Tax Credits for Electric Vehicles: The Latest from the IRSTax Planning
After a many-months-long wait, the IRS has finally issued its proposed regulations for the new clean vehicle tax credit and the commercial clean vehicle credit.
With this new IRS guidance and its previous guidance, we have answers to most of the questions about how the electric vehicle (EV) credits work.
The credits are available for qualifying fully electric cars, plug-in hybrid EVs (PHEVs), and fuel cell vehicles.
There are four ways you can potentially benefit from a federal tax credit for an EV you place in service in 2023 or later:
- Purchase an EV, and claim the clean vehicle credit.
- Lease an EV, and benefit from the lessor’s EV discount.
- Purchase a used EV that qualifies for the used EV tax credit.
- Purchase an EV for business use, and claim the new commercial clean vehicle tax credit.
Clean Vehicle Credit
The new clean vehicle credit went into effect January 1, 2023, and continues through 2032. The maximum credit is $7,500. This credit may be claimed whether a qualifying EV is used for personal or business driving, or for both.
The credit is non-refundable (limited to the purchaser’s tax liability) if the EV is used for personal driving. But to the extent the EV is used for business driving, the credit becomes part of the general business credit and may be carried back for three years and forward for 20 years.
This is a complicated tax credit. To qualify for a 2023 credit, you have to make three things happen.
1. Pass the MAGI Limit
First, your modified adjusted gross income (MAGI)4 must not exceed the specified limits in either the taxable year you purchase the EV or your prior year. The MAGI limits you may not exceed are as follows:
- $300,000 for joint-return filers and surviving spouses
- $225,000 for heads of household
- $150,000 for single taxpayers and for married taxpayers who file separately
The IRS’s proposed regulations make it clear that only one credit is allowed per EV, which is then claimed on one return. Thus, if spouses file separately and each come within the MAGI limit, only one spouse can claim a single credit. The spouses must choose which spouse claims the credit, and that spouse’s name must be on the seller’s report to the IRS.
Key point. You can buy more than one EV. Say you buy three. You could have two tagged to your Social Security number, and your spouse could have one EV tagged to him or her.
If a C corporation purchases an EV, the AGI limits don’t apply.
If a pass-through entity (that is, a partnership, an S corporation, or a multi-member LLC) purchases an EV and its owners claim the credit, the AGI limits apply to the owners when they file their Form 1040s.
2. Don’t Exceed the MSRP Cap
Second, the EV you purchase must come within a price cap. The caps are based on the manufacturer’s suggested retail price (MSRP) listed on the vehicle’s window sticker, not on the sale price. So you can’t get the credit if a dealer gives you a big discount on a luxury EV.
There are two caps: $80,000 and $55,000.
The $80,000 cap is for vans, SUVs, and pickup trucks. The IRS’s proposed regulations helpfully define these vehicles using the same definitions used for the Environmental Protection Agency (EPA) fuel economy labeling standards, which are listed on a vehicle’s window sticker.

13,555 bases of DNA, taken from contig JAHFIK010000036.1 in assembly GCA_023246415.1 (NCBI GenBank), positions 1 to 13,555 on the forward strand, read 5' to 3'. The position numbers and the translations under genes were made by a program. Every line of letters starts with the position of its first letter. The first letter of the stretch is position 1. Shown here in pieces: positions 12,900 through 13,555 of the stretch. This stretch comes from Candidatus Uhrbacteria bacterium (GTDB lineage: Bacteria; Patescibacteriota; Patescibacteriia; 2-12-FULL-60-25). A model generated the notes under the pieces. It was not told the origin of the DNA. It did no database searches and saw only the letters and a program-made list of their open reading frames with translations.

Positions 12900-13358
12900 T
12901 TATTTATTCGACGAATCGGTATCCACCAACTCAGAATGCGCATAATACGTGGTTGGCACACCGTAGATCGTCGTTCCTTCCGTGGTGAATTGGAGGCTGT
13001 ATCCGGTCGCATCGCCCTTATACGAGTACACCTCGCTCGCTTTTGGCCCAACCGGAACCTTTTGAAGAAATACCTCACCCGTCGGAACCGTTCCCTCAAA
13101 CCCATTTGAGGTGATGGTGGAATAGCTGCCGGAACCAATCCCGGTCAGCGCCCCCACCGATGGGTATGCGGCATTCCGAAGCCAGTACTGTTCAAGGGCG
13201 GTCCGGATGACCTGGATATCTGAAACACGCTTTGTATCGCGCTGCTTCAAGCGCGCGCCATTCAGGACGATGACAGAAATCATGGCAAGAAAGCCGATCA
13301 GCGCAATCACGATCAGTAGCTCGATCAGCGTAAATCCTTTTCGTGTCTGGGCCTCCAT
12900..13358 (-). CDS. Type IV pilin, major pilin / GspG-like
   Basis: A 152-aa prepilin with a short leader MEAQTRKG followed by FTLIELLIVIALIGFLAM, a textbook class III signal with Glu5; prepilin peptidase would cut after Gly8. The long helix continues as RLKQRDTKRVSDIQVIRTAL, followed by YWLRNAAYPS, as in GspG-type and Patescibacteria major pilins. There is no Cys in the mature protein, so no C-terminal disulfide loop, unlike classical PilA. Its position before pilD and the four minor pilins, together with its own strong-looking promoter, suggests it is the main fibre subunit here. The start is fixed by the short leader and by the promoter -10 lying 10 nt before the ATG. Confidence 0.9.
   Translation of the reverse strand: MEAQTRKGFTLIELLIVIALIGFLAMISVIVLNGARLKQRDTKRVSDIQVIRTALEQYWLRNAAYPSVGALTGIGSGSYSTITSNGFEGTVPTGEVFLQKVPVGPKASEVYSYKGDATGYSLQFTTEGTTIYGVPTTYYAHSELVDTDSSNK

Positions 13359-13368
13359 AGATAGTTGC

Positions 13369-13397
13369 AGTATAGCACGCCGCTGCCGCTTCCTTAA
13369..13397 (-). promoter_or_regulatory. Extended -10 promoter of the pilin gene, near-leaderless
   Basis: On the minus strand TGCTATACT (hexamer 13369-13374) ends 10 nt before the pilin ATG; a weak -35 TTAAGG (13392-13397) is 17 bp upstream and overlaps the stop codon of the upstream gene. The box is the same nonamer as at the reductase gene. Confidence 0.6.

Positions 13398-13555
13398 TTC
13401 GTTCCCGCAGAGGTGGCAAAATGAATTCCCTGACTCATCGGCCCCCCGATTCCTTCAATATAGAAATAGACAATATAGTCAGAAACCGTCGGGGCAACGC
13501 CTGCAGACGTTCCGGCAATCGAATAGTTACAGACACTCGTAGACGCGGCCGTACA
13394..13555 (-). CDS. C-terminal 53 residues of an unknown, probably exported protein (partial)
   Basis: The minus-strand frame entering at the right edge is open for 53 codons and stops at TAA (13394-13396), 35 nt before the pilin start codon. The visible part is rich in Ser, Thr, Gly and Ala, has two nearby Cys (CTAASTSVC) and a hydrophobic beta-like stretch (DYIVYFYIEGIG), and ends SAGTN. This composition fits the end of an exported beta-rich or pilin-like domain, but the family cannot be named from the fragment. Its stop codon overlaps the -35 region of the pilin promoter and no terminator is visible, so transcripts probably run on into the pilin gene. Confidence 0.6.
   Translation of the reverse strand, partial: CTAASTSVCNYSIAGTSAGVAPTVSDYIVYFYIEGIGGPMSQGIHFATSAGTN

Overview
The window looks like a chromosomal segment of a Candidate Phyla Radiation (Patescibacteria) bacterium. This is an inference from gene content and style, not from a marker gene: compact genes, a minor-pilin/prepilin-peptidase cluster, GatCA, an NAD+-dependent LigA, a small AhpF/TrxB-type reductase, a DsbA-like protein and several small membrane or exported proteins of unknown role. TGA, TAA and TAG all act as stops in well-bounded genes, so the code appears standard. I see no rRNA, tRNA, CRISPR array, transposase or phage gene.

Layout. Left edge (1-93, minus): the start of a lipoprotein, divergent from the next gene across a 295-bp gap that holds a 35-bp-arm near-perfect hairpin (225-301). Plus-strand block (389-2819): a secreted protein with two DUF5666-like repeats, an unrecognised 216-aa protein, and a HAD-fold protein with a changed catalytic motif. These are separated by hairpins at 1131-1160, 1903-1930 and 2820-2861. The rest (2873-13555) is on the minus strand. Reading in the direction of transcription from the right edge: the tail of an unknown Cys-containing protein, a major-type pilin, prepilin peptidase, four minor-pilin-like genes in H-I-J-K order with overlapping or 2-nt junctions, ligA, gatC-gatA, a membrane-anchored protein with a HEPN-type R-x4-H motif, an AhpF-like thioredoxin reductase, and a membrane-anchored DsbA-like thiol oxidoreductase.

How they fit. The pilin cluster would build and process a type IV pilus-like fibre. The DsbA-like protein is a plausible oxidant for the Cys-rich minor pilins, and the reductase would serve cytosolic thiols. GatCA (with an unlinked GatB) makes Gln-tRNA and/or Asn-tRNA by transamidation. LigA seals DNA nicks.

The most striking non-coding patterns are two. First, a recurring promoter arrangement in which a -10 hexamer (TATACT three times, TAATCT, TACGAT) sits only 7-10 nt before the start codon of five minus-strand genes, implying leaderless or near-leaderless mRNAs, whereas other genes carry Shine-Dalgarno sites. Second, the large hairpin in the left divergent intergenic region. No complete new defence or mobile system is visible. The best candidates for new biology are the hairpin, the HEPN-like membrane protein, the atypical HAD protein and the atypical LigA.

As a result, the $80,000 MSRP limit applies to all the following vehicle classes:
- Small Sport Utility Vehicles
- Standard Sport Utility Vehicles
- Small Pickup Trucks
- Standard Pickup Trucks
If an eligible vehicle is not in one of the classes listed above, the $55,000 MSRP limit applies.
The IRS adopted these EPA definitions on February 3, 2023. Some vehicles that were previously subject to the $55,000 MSRP limit are now classified as SUVs and get the benefit of the $80,000 MSRP limit retroactive to January 3, 2023. These include the following vehicles:
- Ford Mustang Mach-E
- Ford Escape PHEV
- Volkswagen ID.4
- Tesla Model Y (every trim level)
3. Pass the Domestic Assembly and Components Rules
The EV’s final assembly must occur within North America. In other words, the component parts must be put together at a plant or factory located in the U.S., Canada, or Mexico. This requirement went into effect August 17, 2022, and eliminated many popular EVs from eligibility for a credit.
April 18, 2023, and later. For vehicles placed in service (delivered) on or after April 18, 2023, the credit amount will depend on the vehicle meeting the critical minerals sourcing and/or battery components sourcing requirements. A vehicle meeting both sourcing requirements may be eligible for the full $7,500 credit, and a vehicle meeting only one of these sourcing requirements may be eligible for a credit of $3,750. A vehicle meeting neither requirement will not be eligible for a credit.
Before April 18, 2023. If you purchased and took delivery of your EV before April 18, 2023, you’ll qualify for a tax credit if you satisfy the AGI limit, price cap, and domestic assembly requirements. The amount of the credit is based on the vehicle’s battery capacity. The maximum credit is $7,500. The minimum credit is generally $3,751.
Finding the qualifying vehicle. The federal government has a website that helps you find vehicles that qualify for the tax credits discussed in this article.
Backdoor Approach to the Tax Credit: Lease an EV
If you can’t find an EV that qualifies for the credit, or if your income is too high for you to qualify, you have another alternative: the commercial clean vehicle tax credit. The backdoor approach to this credit on a personal vehicle is to lease an EV from a leasing company.
The leasing company may claim up to a $7,500 commercial clean vehicle tax credit for each EV it purchases. The leasing company may then pass on all or part of the credit to you, the lessor, in the form of reduced leasing costs.
The IRS has stated that this practice is acceptable, so long as the lease is a true lease and not a sale disguised as a lease.